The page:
Moths, butterflies and dragonflies all go about their daily lives in nearly every place on earth, living in the most amazing ways.
Your grandchildren will love to learn about them. They will enjoy the wonder nature has to offer through your eyes, and come to a deeper understanding of how remarkable the world really is.
“I’d Rather Watch TV, Grandma!”
Nature has a way of going about its business whether we are watching or not, and all the while our televisions and devices are nagging us to watch and engage.
You may find your grandchildren are not used to examining nature in so much detail. They may not understand what you are getting at, but one thing is for sure: they won’t forget the time you have spent with them and how important nature was to you. It is a privilege to be able to see what nature is doing, and stand in awe of what it will do next.
What child doesn’t deserve to be introduced to all of this wondrous world?
No doubt your grandkids will grow and mature, and will find themselves stopping to admire a flower or cloud patterns. They will turn to a friend, their partner or even their own children, and share memories they have of you and how you introduced them to one of the most magnificent things on this planet – nature.
Susan lives in Australia with four dogs, three bossy cats, two rescue guinea pigs, and an errant kangaroo.
Interested in sharing one of your original articles as a guest? Feel free to submit your ideas to email@example.com. Preference is given to topics relevant to my blog, such as books, writing, nature, photography, travel, children and pets. – Jennifer
Alright, I admit it.I am clearly the more introverted feline in this two-cat family.
Often the loner – the diametric opposite of my sister Vivian –
you will usually find me shying away from the spotlight.
Yes, I am a lap cat, and an affectionate one at that…
…but Vivian is the more “in your face” sister,
and the more photogenic one,
so naturally she gets the lion’s share of attention.
I’m the quiet and cautious girl who moves with stealth,
who wonders why Vivian is so annoyingly vocal.
And even though I might seem timid,
I’m actually more “alpha” than Viv.
I guess that’s why Jennifer says I’m the glue that holds us all together.
Do you live in a multi-cat or multi-pet household?
Do you sometimes feel overshadowed by your sibling?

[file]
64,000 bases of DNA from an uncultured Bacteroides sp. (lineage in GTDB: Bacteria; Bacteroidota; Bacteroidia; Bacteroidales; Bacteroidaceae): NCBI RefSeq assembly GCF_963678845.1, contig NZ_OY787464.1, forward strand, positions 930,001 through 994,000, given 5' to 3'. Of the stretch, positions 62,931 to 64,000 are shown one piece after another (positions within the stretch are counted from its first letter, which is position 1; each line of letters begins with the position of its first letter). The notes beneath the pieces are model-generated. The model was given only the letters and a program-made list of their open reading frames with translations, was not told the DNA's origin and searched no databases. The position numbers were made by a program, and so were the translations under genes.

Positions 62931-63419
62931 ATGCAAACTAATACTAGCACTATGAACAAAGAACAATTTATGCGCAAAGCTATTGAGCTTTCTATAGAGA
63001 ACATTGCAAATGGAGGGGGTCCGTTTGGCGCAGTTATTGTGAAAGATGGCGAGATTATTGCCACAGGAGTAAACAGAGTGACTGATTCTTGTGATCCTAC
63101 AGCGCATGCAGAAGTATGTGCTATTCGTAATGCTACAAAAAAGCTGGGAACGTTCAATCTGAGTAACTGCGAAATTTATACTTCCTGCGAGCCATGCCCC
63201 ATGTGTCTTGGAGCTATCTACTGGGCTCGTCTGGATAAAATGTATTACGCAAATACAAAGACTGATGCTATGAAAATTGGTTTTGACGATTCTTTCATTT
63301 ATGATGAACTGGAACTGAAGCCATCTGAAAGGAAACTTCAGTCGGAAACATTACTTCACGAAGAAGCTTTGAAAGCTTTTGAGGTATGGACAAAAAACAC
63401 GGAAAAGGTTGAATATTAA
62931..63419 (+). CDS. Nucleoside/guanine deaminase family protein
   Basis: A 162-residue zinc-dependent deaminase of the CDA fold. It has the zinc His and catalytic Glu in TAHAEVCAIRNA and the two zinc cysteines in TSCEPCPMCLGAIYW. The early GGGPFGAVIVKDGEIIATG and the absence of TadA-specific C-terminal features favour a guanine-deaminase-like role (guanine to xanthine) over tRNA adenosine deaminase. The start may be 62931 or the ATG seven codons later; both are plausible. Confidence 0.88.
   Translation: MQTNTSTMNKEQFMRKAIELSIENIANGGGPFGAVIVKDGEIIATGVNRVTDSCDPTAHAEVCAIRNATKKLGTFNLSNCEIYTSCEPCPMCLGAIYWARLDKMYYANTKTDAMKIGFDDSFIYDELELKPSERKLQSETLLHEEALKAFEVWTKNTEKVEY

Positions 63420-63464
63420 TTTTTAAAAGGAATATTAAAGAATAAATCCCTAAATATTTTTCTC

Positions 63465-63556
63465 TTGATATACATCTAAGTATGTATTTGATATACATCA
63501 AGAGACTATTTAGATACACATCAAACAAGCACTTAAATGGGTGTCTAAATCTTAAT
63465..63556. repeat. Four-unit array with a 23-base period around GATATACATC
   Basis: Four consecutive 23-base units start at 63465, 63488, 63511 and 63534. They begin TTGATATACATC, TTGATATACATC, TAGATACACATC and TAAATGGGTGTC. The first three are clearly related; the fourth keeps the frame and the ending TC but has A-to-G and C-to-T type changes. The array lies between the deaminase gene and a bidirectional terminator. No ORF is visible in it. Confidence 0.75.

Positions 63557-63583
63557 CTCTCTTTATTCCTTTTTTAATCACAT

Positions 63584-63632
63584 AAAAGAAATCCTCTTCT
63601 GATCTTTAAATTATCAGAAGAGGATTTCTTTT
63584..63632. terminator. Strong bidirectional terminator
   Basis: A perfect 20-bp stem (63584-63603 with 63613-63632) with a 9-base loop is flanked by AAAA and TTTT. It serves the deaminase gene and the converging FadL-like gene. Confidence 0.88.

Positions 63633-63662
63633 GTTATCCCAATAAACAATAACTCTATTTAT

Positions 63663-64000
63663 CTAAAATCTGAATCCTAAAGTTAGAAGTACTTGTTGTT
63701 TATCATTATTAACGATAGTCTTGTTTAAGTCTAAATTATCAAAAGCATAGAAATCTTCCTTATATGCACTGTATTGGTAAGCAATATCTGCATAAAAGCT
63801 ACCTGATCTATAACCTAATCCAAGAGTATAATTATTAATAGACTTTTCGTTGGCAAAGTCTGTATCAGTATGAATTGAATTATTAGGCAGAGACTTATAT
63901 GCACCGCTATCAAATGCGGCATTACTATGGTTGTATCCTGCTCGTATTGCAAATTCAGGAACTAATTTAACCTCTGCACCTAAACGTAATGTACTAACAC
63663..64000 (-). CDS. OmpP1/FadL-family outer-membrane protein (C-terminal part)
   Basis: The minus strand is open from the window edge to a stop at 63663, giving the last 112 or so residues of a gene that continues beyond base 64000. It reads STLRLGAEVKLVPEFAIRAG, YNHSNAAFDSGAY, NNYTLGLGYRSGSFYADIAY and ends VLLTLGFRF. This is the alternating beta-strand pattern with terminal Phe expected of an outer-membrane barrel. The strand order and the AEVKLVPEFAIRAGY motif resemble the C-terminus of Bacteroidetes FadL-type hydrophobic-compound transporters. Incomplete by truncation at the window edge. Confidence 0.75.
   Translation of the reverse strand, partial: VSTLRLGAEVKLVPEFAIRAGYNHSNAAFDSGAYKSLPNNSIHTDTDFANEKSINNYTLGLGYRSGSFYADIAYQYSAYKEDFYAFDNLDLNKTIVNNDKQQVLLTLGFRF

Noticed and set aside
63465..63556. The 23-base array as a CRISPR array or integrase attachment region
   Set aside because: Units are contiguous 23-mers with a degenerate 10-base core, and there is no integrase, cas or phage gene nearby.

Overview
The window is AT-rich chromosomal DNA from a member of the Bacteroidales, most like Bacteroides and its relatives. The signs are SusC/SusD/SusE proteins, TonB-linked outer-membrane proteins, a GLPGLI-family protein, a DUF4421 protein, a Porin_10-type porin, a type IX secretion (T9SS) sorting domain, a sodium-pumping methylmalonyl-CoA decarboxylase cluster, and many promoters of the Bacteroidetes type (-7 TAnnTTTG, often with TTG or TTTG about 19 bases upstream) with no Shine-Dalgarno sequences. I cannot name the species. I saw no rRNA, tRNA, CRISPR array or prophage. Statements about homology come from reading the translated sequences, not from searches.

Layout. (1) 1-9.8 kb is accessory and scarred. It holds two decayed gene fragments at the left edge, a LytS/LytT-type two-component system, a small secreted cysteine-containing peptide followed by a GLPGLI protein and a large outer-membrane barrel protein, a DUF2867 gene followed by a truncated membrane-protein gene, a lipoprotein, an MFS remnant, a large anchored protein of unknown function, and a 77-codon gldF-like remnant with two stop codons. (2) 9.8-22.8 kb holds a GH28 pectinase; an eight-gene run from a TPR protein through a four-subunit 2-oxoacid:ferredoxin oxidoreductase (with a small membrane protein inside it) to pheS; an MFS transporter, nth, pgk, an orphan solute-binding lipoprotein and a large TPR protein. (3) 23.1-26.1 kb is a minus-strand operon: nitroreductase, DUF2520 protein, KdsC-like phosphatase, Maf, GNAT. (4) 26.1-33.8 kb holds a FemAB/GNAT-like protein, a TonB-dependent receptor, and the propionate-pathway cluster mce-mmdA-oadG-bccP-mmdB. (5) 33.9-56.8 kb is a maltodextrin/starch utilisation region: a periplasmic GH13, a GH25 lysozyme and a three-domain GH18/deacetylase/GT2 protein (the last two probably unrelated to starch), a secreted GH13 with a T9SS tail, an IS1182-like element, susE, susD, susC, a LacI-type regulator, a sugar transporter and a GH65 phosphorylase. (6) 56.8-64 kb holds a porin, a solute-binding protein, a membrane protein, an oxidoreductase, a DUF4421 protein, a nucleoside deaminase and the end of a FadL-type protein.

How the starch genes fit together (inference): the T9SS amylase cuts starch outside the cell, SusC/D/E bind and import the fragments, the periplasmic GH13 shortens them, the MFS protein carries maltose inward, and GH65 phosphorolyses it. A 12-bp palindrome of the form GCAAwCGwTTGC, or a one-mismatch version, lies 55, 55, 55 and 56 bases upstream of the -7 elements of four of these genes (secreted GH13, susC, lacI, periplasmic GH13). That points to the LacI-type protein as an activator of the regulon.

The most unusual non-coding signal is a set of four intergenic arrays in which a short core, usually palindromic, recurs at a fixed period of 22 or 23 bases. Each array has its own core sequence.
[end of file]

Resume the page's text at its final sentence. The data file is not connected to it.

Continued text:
Recently, I was catching up with someone I hadn’t seen in a while.
At first, the conversation was pleasant, as was my general mood, but as the chatting continued, I realized this person was swimming in barely concealed hostility.
Almost everything that came out of this person’s mouth was either a brag or a humble brag, a passive-aggressive remark, or a backhanded compliment (don’t you just love it when someone insults you like that – and it’s “socially acceptable”?).
But perhaps what rankled most was the obvious avoidance of discussing anything going on in my life. Whether the reason for this was self-absorption, disinterest, jealousy, or whatever, I could only hazard to guess.
So what did I decide to do? Well, I held my tongue and chose to follow the advice from Ms. Angelou as stated above. I decided to look at the experience differently, to frame it in a way that muted the annoyance I felt, and replace it with understanding.
I already know this person has difficulties going on in his own life, which helped me to recognize that the hostility had very little to do with me.
So I chose to temper my hurt with this awareness. The pain he is presently enduring in his life is far worse than anything he could inflict on me with his words. And perhaps, along with that, he was having an especially hard day.
It doesn’t always work, but in this case, a little understanding made all the difference.
Have you ever consciously changed your thought processes about something?
How has it worked for you?
How do you deal with difficult people?
There are all sorts of good-byes in this world. This past weekend, a blogger friend of mine had to say good-bye to one of her dear little cats, and everyone who knows me at all knows what cats mean to me. I feel your grief, Lois!
And you might think when another blogger friend decides to no longer continue with her blog that it wouldn’t be a very big deal, but to me, it is. A virtual, cyber relationship can be meaningful, especially when it is a relationship that has gone on for a while and you have supported each other in ways other people can’t. She will be missed. 😦
But I am richer for having known her. As a writer, I understand why she needs to do this. And we will still be in touch on Twitter (though that isn’t the same!)
I wish all the best for you, C.R., in your writing career and everything you do.